Is Veganism the New Morality?

People are inherently competitive and status conscious, and one of the traditional ways many people competed was in religious devotion. Being overtly religiously devout allowed one to at least pretend to occupy a relatively high moral plane. That’s one way to maintain a good public image, and to make one feel good about oneself. But in the post-Christian West, people need to find other ways to strike a pose of moral superiority. One option, apparently, is veganism.

Writing in The Guardian, Saskia Sarginson relates that her adult children, who by the way live at home, are tormenting her with their veganism. (Hat tip: Justin D.)

[A]s a goodwill gesture, I have switched from cow’s to goat’s butter, although I am probably kidding myself that goat’s butter is acquired in a kinder manner.

My offspring cannot forgive this weakness. Particularly the butter. When they berate me for eating it, I am in turns angry, defiant and depressed. I feel hounded in my own home, and when I’m cornered, I resort to lashing out. After one particularly heated argument, Ed and I escape to the pub to recover. Ed orders scampi fries. I eat one and feel like a rebellious teenager. I know my feelings do not make sense.

“Where did I go wrong?” I wonder bitterly. “Why do they think they can bully me? They ate meat all their lives until about five minutes ago, and now I’m not allowed a tiny bit of butter.”

I’m aware that I sound like a petulant child. But it feels good to moan. Ed nods. “We pay the food bills, we enable them to be vegan, and yet we end up looking like the bad guys.”

“Exactly. It’s easy for them to be perfect,” I say. “They don’t have to worry about council tax and mending the washing machine. They’re still protected in their bubble at home.”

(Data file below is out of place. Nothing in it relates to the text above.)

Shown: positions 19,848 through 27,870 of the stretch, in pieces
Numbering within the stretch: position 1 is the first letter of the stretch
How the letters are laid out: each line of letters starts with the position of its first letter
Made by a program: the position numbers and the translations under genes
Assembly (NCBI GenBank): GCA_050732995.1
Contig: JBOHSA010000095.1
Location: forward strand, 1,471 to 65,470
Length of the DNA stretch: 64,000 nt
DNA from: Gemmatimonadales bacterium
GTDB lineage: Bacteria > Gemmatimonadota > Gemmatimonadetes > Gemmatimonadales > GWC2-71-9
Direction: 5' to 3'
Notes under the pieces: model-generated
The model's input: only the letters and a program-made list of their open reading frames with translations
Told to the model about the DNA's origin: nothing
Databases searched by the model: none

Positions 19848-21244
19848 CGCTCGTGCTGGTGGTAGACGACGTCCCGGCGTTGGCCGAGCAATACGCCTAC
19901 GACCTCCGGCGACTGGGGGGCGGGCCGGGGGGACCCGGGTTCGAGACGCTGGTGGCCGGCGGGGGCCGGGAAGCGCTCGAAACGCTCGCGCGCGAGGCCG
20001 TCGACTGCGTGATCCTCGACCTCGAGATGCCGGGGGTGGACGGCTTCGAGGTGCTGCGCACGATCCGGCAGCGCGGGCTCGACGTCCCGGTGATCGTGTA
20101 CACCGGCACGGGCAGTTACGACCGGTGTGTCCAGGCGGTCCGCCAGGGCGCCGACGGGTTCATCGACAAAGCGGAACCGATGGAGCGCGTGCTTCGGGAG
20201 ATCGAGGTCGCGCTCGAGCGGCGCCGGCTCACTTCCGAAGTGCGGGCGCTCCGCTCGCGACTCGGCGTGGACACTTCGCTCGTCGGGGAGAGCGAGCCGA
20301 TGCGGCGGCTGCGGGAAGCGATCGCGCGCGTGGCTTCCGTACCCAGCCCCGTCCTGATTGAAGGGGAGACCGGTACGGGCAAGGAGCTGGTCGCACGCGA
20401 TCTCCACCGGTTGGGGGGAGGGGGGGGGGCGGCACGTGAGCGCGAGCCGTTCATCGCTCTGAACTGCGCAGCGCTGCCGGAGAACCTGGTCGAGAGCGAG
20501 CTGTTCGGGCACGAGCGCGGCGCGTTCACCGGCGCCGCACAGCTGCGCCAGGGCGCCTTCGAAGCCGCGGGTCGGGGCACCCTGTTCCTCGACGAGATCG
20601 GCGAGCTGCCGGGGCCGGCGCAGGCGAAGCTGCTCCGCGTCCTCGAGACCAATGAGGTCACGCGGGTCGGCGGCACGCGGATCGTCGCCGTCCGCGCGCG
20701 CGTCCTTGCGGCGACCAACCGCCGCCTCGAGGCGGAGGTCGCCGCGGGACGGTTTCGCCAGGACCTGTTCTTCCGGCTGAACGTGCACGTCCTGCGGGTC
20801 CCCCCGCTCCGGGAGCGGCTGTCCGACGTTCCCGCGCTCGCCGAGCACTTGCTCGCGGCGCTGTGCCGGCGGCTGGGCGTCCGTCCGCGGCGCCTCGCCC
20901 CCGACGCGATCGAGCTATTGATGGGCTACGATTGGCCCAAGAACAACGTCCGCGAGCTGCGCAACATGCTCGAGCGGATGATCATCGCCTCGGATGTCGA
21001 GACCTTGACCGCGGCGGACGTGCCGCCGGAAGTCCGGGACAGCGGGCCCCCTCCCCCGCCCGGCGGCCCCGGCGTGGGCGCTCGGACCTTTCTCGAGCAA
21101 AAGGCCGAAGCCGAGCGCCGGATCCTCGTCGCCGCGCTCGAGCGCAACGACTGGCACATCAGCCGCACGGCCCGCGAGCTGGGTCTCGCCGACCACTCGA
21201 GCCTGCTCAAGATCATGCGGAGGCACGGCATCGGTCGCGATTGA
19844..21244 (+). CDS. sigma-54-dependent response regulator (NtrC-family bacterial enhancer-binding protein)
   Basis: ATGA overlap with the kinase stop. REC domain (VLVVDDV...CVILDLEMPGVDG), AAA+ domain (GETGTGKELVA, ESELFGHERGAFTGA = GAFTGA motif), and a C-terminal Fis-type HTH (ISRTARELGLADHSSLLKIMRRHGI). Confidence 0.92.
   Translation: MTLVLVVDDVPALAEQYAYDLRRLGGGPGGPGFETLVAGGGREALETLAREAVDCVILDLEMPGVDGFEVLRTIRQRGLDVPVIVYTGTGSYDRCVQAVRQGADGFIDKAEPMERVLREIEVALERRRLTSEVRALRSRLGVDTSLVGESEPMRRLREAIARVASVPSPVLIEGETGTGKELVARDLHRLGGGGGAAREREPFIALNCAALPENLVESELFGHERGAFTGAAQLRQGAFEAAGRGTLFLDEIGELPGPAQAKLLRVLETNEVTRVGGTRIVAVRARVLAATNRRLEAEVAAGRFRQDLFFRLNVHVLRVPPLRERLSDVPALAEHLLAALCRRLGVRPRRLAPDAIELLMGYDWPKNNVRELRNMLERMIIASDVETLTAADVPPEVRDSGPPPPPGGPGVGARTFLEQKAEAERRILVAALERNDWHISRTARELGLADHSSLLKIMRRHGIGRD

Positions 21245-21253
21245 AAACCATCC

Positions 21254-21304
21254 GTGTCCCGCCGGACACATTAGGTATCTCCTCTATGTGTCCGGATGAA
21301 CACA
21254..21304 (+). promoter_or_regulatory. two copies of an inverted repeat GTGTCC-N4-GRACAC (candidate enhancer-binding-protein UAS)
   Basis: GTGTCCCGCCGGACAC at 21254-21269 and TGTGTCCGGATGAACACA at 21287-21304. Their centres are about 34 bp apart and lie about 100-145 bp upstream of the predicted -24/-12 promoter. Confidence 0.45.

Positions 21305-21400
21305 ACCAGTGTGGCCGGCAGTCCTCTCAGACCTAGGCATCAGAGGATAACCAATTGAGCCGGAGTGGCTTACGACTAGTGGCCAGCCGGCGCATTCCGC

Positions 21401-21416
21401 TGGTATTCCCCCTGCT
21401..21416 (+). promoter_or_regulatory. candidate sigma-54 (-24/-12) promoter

“Yes,” says Ed sadly. “But they do have the moral high ground. I think that’s what’s so difficult to accept.”

This is the adult children’s way of assuaging their egos. They’re losers sponging off their parents, but at least they’ve attained that vegan moral high ground. “Mom may pay the bills, but unlike us she can’t will herself to go full vegan. Ha!”
It’s the ego protecting itself.

But in any event, is veganism really the moral high ground? Where does that come from? Even Sikhs are not vegan, just vegetarian. Did I miss the part in the Nicomachean Ethics where Aristotle endorsed veganism? And can veganism still define the moral high ground even when it’s associated with a strip joint?

That headline is from Portland, Oregon. Pretty much had to be either Portland or San Francisco.

Which reminds me of a joke.

An atheist, a crossfitter, and a vegan walk into a bar…
I only know because they told everybody within two minutes.

But seriously, have these oh-so-moral vegans fully considered the possible consequences of their actions?

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2 thoughts on “Is Veganism the New Morality?

  1. On your question of the morality of veganism, I think vegans would argue that these beliefs are a consequence of utilitarianism. Utilitarianism or Consequentialism seems to ground ethics in the capacity to suffer, whereas Intensionalism (or Kantianism) grounds ethics into man’s ability to reason. So, it seems to me, they argue that because animals can suffer, it follows that animals are apart of the moral universe. This seems to be the view of Peter Singer as well.

    • Yes, your philosophical summary sounds about right. I think most modern people agree that we should do what we can to avoid needless suffering by animals. That’s why we have laws against animal cruelty, and I think that’s appropriate. That’s also why when you have a dog suffering from terminal cancer, you put it down. No reason to prolong the suffering. But none of that precludes raising and eating domesticated animals. They would not even exist if humans hadn’t bred them and raised them. We brought them into the world, and we can take them out.
      If people want to go vegan or vegetarian, that’s their choice. But I wonder if someday they’ll try to enforce it on the rest of us. Some leftists are already tying meat consumption to global warming. Most religions do involve food rituals and dietary restrictions, and modern environmentalism is no different.

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